$30,000,000 in Performance Bonuses

To celebrate the launch of the Pubic PC and the AMOA model, we are giving away one of three $10,000,000 performance prizes to any company whose single title generates four hundred million paid plays in coin-op over in a one year period, as measured by the NANI system. This is roughly the same number of plays that Williams Mortal Kombat generated in a one year period. If you think that your games are as good as Williams arcade games are, now is your chance to prove it and earn big bucks in doing so.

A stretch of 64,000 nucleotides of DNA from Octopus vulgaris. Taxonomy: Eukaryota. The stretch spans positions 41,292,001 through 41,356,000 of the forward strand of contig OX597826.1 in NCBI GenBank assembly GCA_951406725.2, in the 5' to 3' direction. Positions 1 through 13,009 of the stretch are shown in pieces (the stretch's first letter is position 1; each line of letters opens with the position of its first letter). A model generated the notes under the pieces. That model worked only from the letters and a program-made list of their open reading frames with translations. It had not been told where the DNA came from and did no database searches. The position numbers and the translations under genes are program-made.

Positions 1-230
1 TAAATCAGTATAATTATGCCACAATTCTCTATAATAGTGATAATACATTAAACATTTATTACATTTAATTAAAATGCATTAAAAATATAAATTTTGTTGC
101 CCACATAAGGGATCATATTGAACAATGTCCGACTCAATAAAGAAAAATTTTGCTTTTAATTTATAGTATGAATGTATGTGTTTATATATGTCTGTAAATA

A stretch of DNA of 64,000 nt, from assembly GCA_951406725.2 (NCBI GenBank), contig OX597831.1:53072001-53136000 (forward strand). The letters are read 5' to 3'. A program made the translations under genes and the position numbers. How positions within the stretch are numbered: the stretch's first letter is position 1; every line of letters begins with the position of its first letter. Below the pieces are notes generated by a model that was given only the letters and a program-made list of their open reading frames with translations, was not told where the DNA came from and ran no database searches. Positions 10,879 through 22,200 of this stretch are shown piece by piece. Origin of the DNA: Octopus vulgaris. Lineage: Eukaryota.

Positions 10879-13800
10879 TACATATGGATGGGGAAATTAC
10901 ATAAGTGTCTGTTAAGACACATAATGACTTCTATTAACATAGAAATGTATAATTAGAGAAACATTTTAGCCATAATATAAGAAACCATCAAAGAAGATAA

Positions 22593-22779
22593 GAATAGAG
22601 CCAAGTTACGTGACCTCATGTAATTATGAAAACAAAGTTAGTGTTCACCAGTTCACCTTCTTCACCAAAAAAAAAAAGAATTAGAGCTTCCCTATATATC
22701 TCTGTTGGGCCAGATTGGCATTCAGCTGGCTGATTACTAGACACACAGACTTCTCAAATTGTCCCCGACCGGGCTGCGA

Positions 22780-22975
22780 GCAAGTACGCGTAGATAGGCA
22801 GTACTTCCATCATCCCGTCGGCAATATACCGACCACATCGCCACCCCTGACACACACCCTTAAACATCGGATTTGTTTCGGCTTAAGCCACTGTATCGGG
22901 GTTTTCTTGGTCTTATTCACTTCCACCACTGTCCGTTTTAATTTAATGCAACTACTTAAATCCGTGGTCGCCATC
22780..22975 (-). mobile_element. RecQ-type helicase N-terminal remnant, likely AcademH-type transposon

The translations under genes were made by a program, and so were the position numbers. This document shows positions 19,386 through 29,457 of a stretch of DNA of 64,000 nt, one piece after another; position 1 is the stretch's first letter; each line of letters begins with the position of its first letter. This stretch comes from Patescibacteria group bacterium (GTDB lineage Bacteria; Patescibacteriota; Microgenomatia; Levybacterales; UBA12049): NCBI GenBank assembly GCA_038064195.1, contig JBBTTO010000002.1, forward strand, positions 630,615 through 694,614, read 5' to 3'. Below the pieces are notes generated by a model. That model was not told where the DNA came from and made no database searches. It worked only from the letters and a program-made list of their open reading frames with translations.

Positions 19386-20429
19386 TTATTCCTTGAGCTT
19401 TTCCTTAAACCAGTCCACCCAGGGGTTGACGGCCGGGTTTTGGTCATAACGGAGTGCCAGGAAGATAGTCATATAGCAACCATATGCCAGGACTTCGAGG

This event will commence at the AMOA's fall show in Atlanta in October, and run for a one year period. To find out more details about this program, email [email protected].

John Klayh works for the National Amusement Network (NANI), a subsidiary of the Amusement & Music Operators Association, the trade association that has represented owners of coin-operated game machines throughout North America for more than 50 years. The AMOA and its sister organizations represent commercial buyers of games in every major market in the world, including the United States, Canada, Mexico, Australia, and Great Britain.